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  #1  
Old 5th June 2007, 05:52 PM
zackiv31 Offline
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Join Date: Apr 2006
Posts: 248
Double the updates in F7 x86_64

I keep doing yum updates.. and I seem to be getting repeated updates... or so it seems.. I'm running the x86_64 version of F7

NetworkManager i386 1:0.6.5-3.fc7 updates 487 k
NetworkManager x86_64 1:0.6.5-3.fc7 updates 487 k
NetworkManager-glib i386 1:0.6.5-3.fc7 updates 29 k
NetworkManager-glib x86_64 1:0.6.5-3.fc7 updates 30 k
NetworkManager-gnome x86_64 1:0.6.5-3.fc7 updates 181 k
firefox x86_64 2.0.0.4-2.fc7 updates 20 M
firefox i386 2.0.0.4-2.fc7 updates 21 M
firefox-devel x86_64 2.0.0.4-2.fc7 updates 3.6 M
firefox-devel i386 2.0.0.4-2.fc7 updates 3.6 M
gpm x86_64 1.20.1-84.fc7 updates 193 k
gpm i386 1.20.1-84.fc7 updates 185 k
gpm-devel x86_64 1.20.1-84.fc7 updates 28 k
gpm-devel i386 1.20.1-84.fc7 updates 28 k
wpa_supplicant x86_64 1:0.5.7-3.fc7 updates 257 k

Is this ok? seems like its downloading the same things twice..
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  #2  
Old 5th June 2007, 06:06 PM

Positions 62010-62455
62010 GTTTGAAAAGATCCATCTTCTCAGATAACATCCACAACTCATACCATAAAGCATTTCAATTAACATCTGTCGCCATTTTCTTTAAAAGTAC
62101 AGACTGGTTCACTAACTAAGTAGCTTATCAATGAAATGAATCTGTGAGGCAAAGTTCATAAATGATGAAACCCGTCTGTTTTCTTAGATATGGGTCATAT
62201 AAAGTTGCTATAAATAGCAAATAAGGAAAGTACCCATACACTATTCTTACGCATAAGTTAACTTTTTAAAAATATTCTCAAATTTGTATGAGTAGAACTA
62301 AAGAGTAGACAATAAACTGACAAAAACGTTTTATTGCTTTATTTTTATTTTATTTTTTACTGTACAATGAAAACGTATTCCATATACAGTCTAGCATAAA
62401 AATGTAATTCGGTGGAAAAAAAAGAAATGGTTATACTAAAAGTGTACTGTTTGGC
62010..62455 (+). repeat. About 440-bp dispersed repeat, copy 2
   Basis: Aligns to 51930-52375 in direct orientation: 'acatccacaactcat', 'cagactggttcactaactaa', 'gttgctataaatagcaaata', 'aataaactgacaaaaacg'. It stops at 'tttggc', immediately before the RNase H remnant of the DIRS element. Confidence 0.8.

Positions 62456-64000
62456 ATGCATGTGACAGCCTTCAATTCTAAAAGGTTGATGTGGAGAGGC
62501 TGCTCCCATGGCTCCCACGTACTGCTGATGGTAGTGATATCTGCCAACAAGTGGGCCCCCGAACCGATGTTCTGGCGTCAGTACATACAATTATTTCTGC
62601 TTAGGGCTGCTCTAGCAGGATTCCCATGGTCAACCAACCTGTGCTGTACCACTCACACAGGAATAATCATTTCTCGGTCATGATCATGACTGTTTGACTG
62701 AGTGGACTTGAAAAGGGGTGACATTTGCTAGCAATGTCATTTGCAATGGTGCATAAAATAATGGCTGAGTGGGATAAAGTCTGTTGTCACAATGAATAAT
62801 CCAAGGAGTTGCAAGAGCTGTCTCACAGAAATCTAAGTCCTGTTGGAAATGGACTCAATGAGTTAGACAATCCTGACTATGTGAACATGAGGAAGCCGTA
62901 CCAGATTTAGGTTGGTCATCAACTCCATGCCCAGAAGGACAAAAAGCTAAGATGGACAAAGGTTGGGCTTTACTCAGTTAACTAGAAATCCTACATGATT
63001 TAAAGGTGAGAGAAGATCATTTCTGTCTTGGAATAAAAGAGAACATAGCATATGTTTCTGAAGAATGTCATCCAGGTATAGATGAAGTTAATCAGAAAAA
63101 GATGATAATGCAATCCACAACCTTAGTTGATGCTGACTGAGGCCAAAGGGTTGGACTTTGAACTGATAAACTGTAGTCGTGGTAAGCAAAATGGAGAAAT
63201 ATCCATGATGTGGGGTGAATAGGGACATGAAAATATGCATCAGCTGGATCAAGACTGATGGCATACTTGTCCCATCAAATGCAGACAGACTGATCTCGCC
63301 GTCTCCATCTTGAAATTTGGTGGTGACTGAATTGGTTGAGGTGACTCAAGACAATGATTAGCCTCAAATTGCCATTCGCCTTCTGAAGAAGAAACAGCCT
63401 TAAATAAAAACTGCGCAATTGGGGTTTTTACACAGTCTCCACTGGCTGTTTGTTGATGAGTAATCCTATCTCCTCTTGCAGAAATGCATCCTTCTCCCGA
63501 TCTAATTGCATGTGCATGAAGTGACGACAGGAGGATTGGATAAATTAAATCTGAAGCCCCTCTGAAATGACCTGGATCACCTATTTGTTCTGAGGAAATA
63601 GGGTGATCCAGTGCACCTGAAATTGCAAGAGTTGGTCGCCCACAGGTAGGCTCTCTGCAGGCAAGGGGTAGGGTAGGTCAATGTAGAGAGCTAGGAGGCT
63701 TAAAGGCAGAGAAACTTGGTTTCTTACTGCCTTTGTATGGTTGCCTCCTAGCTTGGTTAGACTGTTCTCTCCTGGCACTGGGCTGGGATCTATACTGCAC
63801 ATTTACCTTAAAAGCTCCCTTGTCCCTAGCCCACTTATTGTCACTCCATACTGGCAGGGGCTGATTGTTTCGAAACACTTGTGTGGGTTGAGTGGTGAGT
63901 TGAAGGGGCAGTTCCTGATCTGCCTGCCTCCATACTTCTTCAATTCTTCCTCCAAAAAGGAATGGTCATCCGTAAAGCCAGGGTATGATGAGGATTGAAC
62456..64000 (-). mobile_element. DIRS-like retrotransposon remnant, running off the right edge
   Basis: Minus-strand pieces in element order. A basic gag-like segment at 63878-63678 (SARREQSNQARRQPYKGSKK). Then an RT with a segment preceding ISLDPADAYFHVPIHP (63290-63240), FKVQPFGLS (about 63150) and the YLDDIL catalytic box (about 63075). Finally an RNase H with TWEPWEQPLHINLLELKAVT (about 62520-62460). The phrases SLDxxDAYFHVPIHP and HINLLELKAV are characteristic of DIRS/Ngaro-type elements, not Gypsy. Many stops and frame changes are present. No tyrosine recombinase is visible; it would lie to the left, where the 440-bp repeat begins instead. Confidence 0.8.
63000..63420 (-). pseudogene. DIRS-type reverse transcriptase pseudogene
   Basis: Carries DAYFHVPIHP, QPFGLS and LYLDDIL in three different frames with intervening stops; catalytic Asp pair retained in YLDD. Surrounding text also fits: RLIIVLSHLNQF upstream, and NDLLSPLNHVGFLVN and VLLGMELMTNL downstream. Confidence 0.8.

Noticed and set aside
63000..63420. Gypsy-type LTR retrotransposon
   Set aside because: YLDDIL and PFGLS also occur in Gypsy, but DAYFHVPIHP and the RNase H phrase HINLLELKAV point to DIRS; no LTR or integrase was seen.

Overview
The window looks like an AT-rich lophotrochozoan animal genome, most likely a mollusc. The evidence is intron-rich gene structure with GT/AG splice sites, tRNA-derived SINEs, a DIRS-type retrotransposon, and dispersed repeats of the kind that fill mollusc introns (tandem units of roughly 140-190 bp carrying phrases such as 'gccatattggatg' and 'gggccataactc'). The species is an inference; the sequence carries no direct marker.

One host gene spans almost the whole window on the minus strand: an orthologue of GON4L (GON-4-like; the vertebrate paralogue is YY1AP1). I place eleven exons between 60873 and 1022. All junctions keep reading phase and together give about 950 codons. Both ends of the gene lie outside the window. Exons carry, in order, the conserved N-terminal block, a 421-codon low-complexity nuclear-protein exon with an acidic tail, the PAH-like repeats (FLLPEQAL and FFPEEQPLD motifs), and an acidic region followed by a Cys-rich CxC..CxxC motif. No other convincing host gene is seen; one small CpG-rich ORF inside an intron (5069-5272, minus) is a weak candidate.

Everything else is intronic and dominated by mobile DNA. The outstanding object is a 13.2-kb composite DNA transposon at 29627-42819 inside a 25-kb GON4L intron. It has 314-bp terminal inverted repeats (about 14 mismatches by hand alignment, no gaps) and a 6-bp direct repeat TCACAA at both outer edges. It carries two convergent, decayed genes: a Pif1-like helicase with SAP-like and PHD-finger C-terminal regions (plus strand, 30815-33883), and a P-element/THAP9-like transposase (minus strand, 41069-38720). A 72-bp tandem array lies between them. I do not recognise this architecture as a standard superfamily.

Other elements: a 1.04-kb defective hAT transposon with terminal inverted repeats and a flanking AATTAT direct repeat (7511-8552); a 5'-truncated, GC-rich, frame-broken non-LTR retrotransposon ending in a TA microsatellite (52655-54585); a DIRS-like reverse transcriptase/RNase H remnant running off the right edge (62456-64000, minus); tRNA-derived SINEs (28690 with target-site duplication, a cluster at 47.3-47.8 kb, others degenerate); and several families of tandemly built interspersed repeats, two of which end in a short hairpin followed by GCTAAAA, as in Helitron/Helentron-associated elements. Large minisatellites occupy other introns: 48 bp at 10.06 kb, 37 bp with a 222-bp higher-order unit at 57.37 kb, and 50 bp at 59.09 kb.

Gnafu the Great Offline
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Join Date: May 2007
Location: Wisconsin Rapids, WI, USA
Age: 27
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One is for i386 and the other is for x86_64. This is for compatibility reasons. I understand that some plugins for Firefox (I believe Flash is one) only work with the 32-bit (i386) version, and not with the x86_64 version, so you'd want the i386 version of Firefox for anything to do with Flash. You could remove the i386 packages from your system and have a purely x86_64 machine, but then you would lose some functionality.
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  #3  
Old 5th June 2007, 06:07 PM
A.Serbinski Offline
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Join Date: Jul 2006
Posts: 1,123
You may also have noticed that the dvd image for x86_64 was larger. This is because for some programs/libraries, you have BOTH 32 and 64 bit versions installed. This is to maintain compatibility with 32bit systems. Perfectly normal.
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  #4  
Old 5th June 2007, 06:59 PM
clearer Offline
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Location: Odense, Denmark
Age: 32
Posts: 588
Having said all of that, please note that stuff like NetworkManager is completly safe to remove -- why these things are in there I simply don't get.They are mildly relevant if you develop something against them, but even then I would prefer having a pure 32 bit machine to test things on.

Support libraries can come in handy however, especially if you have games with no source available that are compiled for 32 bit x86 or if the bloddy thing simply won't compile on 64 bit (it does happen -- more often than you'd think).

If you want a pure 64 bit system you can get some (meaning not everything works, and a lot of stuff is broken) flash support. swfdec has a 64 bit plugin for firefox, which is available now. It's suppoed to be able to handle youtube, but I've never been able to get that working.
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